The True Story of Butterfish | Brisbane Powerhouse The True Story of Butterfish offers questions of scale. Bigger isn’t always better.

Curtis Holland, inexplicably to his Butterfish band mates, craves the anonymity and ordinariness of Kenmore. It’s an unremarkable slice of Brisbane suburbia, light years from the heady and hedonistic excesses of international music stardom.

Celebrated Brisbane author Nick Earls gives us a suffocatingly small character study. Curtis makes friends over the fence: single mum Kate, whose dreams don’t extend beyond getting her two kids through school; the 17-year-old daughter growing up too fast; the emo son with the smart-alec iGen savvy. Meanwhile, he’s mourning in silence over the death of his father and reconnecting with the brother who resents his absence for dad’s agonising last months.

Into this suburban sanctity storms Derek Frick, the cookie-cutter rock star and Butterfish front man, brought home by his own family tragedy but struggling with the sobriety demanded of Curtis’ rationalised new world. Only when he invades the stage, larger than life, does its size seem appropriate.

And that’s the dilemma with this play: it’s a diminutive study on an over-sized canvas.

The Powerhouse Theatre is a wonderful space, one of the few real assets of the Brisbane arts scene. But it’s not a great theatre venue, and Earls’ characters – fully-formed, certainly – have far too much room to breathe.

The story goes that Earls had struck a partnership with the cross-town La Boite company to stage his first attempt at playwriting (La Boite has adapted a number of his novels in the past) in the more confined Roundhouse Theatre. But with a new regime and tighter purse strings the production fell out of development. Brisbane Powerhouse Director Andrew Ross picked up the concept and developed the work for this year’s Brisbane Festival.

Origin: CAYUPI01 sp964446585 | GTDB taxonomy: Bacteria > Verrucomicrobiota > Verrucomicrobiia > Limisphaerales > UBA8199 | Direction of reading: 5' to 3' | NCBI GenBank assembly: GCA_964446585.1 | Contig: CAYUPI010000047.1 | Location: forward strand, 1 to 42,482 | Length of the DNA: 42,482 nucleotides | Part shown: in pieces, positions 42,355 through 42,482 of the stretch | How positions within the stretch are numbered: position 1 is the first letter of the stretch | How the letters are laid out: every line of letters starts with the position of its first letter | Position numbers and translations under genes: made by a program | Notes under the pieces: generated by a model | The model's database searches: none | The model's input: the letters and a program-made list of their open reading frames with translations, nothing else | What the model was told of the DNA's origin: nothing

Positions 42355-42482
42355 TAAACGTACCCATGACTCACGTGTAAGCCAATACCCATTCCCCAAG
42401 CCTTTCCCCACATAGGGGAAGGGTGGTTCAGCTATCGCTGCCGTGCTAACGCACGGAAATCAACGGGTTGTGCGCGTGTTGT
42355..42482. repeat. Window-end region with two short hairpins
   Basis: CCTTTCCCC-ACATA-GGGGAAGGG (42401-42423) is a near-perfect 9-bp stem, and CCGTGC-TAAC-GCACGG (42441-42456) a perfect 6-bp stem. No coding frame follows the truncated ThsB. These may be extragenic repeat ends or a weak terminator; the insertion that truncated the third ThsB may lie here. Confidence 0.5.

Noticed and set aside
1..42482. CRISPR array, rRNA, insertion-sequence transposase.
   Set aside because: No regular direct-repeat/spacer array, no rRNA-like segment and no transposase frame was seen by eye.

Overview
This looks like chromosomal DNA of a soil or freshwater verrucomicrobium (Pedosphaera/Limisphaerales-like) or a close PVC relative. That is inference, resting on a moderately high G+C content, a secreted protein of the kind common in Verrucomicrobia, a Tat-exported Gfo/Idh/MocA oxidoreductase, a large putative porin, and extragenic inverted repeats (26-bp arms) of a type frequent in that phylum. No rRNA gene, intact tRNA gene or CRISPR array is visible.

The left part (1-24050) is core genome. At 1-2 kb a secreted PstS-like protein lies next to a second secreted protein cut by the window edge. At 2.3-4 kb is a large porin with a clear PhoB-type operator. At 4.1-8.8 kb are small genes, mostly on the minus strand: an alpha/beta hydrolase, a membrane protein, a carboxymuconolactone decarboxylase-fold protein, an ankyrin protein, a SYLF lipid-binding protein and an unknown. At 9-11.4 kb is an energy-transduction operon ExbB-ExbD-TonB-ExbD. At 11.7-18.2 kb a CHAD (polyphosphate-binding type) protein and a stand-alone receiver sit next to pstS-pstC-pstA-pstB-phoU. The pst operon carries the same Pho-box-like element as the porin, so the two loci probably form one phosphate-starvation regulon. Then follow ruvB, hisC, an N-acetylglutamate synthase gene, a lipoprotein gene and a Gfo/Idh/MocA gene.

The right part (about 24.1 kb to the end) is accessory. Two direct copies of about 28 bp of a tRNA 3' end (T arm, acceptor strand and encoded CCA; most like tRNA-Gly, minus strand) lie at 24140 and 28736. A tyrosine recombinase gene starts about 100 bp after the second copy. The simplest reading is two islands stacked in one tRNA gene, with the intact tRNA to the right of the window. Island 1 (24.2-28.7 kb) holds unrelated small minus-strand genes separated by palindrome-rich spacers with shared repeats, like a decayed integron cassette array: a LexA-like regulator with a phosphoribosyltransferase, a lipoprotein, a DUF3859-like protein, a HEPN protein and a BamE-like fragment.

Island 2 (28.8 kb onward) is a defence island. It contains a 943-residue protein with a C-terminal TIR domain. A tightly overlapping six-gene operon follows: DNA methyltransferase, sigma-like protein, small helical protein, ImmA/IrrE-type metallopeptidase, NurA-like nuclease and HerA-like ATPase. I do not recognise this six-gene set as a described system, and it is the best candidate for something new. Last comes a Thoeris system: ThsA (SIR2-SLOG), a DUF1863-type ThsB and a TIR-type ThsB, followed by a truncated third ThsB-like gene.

The production is flawed. The expansive, open stage is sparsely furnished for each scene – a couch, a kitchen bench, a piano – wheeled into place by the cast and a couple of stagehands in well-choreographed but fairly clunky scene changes. Ben Hughes’ lighting can’t hope to create intimacy in such a big space; it’s harsh and unforgiving and draws eyes away from the actors to the busy, unconcealed wings. Lawrence English’s sound design tries to fill the emptiness with background hustle and bustle, but it only makes the audience strain harder to pick up the unamplified actors.

Some scenes are barely audible, the performers at times over-reach to be heard, and the intimacy of the relationships is lost. Tragically, the wit and sensitivity of Earls’ words simply evaporate into the void.

The character of Curtis is a difficult stage creature, too. He is emotionally blank on the surface, with good reason, but Myles Pollard really struggles to endear him to the audience as a result. The NIDA graduate is lifeless on stage, sleepwalking through most scenes, staring blankly at the rest of the cast. It might befit the character’s state of mind but was never going to work in the warehouse space.

There are no bad performers here. Penny Harpham and Jason McLaren are bright sparks as eyes-widening teenagers Annaliese and Mark. Nathaniel Dean, a terrific actor with an AFI award for the brilliant Walking on Water, juggles the dual roles of the brother (mercifully refusing to play Patrick’s homosexuality for laughs) and sozzled rock star Derek without dropping a ball. And Caroline Brazier is a really charming Kate, grounding the story in the sort of suburban familiarity that Earls ultimately covets.

What’s satisfying about The True Story of Butterfish, which Earls wrote in sync with the well-reviewed novel, is that it’s such a strong text. Brisbane theatre-goers have seen too many plays this year that aren’t held together by good writing. It’s an amiable Brisbane yarn that deserved better treatment.

Brisbane Powerhouse & Brisbane Festival 2009 present
by Nick Earls

Venue: Powerhouse Theatre, Brisbane Powerhouse, 119 Lamington Street, NEW FARM
Dates: Thur 1 – Sunday 25 October 2009
Times: Sun, Tue & Wed 6.30pm, Thu – Fri 7.30pm and Sat 2pm + 7.30pm
Tickets:Opening Night $55 All Tickets, All other dates $46(f)/$38(c), $35 (s/g) $35(Groups 6+)
Bookings: 07 3358 8600 or

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